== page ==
Small business is booming; sometimes it needs a payment facilitator and sometimes it becomes one. Sometimes huge business takes the plunge too.
Microsoft this past week introduced a Microsoft Office Service named Microsoft Bookings, designed to ease scheduling of appointments for business owners between themselves, employees and customers. It’s a short leap to see that businesses could ask customers making appointments to pay first or lock in a date with a deposit. MindBody comes to mind, with its focus on wellness businesses and appointment bookings and payment enabling.
Microsoft does allow for a payment option in the future, writing in its Office 365 blog, “payment processing” is one great example of feedback and something to consider as it decides how to offer the most value. Service and value are two key PF terms.
Bookings uses a web page for those wanting to pick an open time if they can’t (or don’t want to) reach a business by phone or e-mail.
The screen is for mobile as well as desktop, and can be linked to from emails. It helps cut down on costly no-shows by sending reminders and option to put on their digital calendar. Rescheduling is easy, and Bookings saves contact information every time a customer makes an appointment so owners can compile a customer contact list. There will be a mobile app soon, says Microsoft.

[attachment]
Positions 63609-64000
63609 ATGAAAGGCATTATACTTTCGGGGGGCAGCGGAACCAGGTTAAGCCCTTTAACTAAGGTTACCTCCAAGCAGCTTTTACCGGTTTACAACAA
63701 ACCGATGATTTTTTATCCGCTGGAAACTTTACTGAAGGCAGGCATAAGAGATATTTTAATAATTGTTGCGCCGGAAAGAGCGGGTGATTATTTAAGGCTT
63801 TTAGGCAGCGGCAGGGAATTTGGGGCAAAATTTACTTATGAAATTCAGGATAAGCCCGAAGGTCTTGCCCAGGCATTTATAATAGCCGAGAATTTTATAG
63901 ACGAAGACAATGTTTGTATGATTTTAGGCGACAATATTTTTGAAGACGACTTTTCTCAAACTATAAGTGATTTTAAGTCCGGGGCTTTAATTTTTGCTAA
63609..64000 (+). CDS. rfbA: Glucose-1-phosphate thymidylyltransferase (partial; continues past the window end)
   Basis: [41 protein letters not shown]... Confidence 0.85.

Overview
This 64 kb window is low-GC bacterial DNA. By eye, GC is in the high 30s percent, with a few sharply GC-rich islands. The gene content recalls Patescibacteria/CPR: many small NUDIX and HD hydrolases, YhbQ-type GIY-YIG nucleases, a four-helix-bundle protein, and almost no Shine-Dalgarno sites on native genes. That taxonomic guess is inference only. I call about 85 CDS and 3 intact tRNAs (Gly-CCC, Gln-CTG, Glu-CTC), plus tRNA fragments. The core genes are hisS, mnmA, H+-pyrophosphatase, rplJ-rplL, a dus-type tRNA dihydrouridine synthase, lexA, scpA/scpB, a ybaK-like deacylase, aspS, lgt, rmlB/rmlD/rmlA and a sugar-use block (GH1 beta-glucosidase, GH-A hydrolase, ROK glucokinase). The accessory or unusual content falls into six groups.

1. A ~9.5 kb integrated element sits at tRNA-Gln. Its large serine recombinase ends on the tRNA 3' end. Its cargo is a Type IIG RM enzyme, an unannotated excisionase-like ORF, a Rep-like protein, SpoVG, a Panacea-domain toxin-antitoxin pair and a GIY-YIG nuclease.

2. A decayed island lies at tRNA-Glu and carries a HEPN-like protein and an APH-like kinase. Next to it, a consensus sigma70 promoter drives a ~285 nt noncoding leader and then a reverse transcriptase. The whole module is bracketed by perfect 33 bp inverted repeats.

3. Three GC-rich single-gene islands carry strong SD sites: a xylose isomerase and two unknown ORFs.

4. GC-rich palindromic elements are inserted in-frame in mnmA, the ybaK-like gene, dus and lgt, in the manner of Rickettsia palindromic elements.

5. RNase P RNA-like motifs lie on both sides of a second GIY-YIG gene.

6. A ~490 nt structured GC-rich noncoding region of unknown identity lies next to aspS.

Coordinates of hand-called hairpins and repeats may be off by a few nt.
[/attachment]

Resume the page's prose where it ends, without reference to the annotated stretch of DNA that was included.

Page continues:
In Australia, a four-year-old company named Konnective is on the verge of expanding, not only its reach but its services. Konnective, a broadcast platform using a mobile app to send notifications, doubled its revenue in 2015 and looks to do so in 2016 as well.
It is used by schools, hospitals, HR departments (for filling last minute shift gaps), companies trying to reach scattered workers with no computer access or e-mail addresses and for health and safety updates, RSVPs, and event invitations. Founder Julie Bray, who got the idea from missing notices sent from school to provide food for class parties, has indicated it is time to look at international expansion, possible integrations and using sales channels instead of sales to individual customers.
Large corporation or startup, the PF model makes sense for them all.